Executive pay – a headhunter’s view

Posted on 20 Sep 2011 by The Manufacturer

Yesterday Vince Cable spoke stridently on executive remuneration practices in the UK – highlighting a need to attract top talent to British FTSE 100 boards and striking a chord with public opinion on the need to link pay and performance. Here Albert Ellis, CEO of head hunting agency Harvey Nash, gives an enlivening response with thought for UK SMEs and the bigger economic needs of the nation.

The Business Secretary relishes the loyal tribal jirga which is the annual Lib Dem party conference.

Yesterday he was on fine form as he told the faithful and the country, we were at war economically and vowed to tackle the “escalation of executive pay”. He also brought some rather grey thoughts on responsible capitalism and social justice.
Whilst the Business Secretary would make an excellent CFO or non executive director, I would hesitate to recommend him as equipped for the job of sales director. I can only imagine what British manufacturer Jaguar thinks; they are more anxious to see the red tape slashed on exporting high margin amour-plated XJ Sentinels so they can enter a lucrative new market, than listen to an economics lecture with an unhappy ending.

Nevertheless the speech played well with the media and it is a subject clearly high in the minds of the public. Everybody appears to agree: executives should be rewarded and penalised based on performance, and that payment for failure is totally unacceptable.

Well, I too agree. And would like nothing more than to see greater debate and disclosure around executive pay. But I also recommend caution.

The political class have been quick to capitalise on the lack of a link between share price and executive compensation. Indeed many recent reports on executive pay have seemingly also backed this up. But while searching for a story there is a risk we are not taking into account the full picture.

Firstly, a recent study Harvey Nash conducted with London Business School’s MBA Consulting Team revealed a surprising number of CEOs are, in fact, remunerated on company performance. You just need to look beyond the short term, year on year, stats. For example in the case of FTSE 100 CEOs, those who had served continuously in the lead up to, and through the financial crisis, showed a very strong (30%) correlation between remuneration and share price over a five year period. In short, keeping your CEO creates value. Similarly retail and consumer organisations showed a strong correlation. Smaller companies too.

Secondly, to simply look at CEO pay in UK companies in isolation misses a much wider understanding of the unique position in the UK. The top 100 companies listed on the London Stock Exchange are not representative of British business in general. Increasingly London has become one of the most successful capital markets for large global companies, many of whom employ CEOs, executives and non executive directors from all over the world.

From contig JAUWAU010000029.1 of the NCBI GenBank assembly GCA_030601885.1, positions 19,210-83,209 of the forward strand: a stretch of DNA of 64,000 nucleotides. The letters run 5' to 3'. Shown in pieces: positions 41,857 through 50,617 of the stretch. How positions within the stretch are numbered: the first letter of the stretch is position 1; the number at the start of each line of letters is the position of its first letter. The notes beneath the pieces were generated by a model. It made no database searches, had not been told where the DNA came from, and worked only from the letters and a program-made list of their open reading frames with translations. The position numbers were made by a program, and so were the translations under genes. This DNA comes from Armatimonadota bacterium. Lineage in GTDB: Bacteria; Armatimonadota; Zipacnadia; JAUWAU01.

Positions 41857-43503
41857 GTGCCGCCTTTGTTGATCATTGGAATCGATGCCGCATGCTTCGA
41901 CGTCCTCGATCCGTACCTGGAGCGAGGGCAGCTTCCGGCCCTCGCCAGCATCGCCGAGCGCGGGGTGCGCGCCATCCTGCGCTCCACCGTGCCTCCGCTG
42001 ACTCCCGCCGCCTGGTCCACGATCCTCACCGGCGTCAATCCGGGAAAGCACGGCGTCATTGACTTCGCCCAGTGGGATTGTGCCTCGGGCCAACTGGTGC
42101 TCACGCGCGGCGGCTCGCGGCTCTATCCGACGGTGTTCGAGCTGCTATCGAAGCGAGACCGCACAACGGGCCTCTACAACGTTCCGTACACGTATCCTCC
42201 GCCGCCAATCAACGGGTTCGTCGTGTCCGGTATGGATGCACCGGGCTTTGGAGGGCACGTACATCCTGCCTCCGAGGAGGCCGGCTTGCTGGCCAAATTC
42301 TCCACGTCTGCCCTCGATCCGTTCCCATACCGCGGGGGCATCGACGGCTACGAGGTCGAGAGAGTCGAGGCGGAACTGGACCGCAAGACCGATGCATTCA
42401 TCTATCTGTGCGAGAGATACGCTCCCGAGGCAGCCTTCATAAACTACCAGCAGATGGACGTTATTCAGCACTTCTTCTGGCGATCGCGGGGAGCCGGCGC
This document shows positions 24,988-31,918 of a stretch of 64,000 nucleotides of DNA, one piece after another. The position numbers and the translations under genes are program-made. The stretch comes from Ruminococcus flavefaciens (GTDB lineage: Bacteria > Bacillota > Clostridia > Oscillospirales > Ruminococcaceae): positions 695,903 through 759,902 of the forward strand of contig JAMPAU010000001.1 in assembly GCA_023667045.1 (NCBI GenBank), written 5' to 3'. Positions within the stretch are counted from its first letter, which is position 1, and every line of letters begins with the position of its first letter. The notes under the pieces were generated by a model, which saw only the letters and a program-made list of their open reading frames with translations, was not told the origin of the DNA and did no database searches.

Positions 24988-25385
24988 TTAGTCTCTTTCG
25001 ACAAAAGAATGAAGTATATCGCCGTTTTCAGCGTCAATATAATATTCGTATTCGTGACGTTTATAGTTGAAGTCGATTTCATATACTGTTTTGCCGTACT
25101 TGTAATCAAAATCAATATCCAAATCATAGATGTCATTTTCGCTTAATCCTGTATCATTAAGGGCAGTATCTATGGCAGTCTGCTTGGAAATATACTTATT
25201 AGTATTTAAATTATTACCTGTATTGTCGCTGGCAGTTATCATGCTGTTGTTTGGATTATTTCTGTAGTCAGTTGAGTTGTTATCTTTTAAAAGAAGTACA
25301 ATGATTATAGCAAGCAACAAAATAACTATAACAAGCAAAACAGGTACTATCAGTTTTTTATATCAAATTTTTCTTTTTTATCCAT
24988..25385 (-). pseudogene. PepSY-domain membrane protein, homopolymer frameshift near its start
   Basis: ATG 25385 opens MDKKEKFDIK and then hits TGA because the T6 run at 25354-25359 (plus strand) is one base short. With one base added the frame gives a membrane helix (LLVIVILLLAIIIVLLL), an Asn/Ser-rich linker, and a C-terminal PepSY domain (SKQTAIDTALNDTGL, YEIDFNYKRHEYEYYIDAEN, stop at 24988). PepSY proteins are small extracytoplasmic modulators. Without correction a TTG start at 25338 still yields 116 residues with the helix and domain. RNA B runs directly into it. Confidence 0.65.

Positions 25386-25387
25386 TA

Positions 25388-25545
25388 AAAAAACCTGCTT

It stands to reason that in seeking to attract the very best talent available anywhere in the world to run some of the world’s largest and strategically most important companies to the global economy, boards must offer compensation packages with international purchasing power in either US Dollars or Euros.

In addition they must compete with the US, Europe and increasingly now Asia on attractive long term incentive packages. Even ‘British’ FTSE 100 companies BP, Vodaphone Marks & Spencer and Lloyds Banking Group all employ CEOs who are not British born nationals, neither do they live in the UK full time.

When it comes to pay, the distinction between FTSE 100 and small to medium sized British business is also clear. British SME’s are more likely to align their CEO pay with performance even while battling extremely challenging market conditions in their home market. Findings taken from the Manifest/MM&K Director Remuneration Survey 2011 show that total remuneration in smaller companies has not grown as fast as in the largest companies.

As the UK’s largest publicly quoted head hunter we have worked with our clients throughout the downturn, advising them on board and executive appointments, their remuneration and long term incentives. Our experience is that non executive directors are very sensitive to the issues around executive pay and the vast majority particularly in the SME sector have exercised restraint during the financial crisis.

However, let’s not lose sight of the greatest challenge facing FTSE 100 boards which is to attract and retain talented CEOs who have the experience to successfully grow our companies and provide an important solution to the increasing unemployment problem.

So finally, perhaps it’s time for the Business Secretary to calm the rhetoric on FTSE 100 executive pay and direct the Coalition’s resources on getting the real economy moving. Given that all the evidence is that new jobs are created mainly by small to medium sized companies, I call upon the government to focus on measures which stimulate economic growth.

To view more information from Harvey Nash / London Business School’s MBA Consulting Team study on Executive Pay please click here: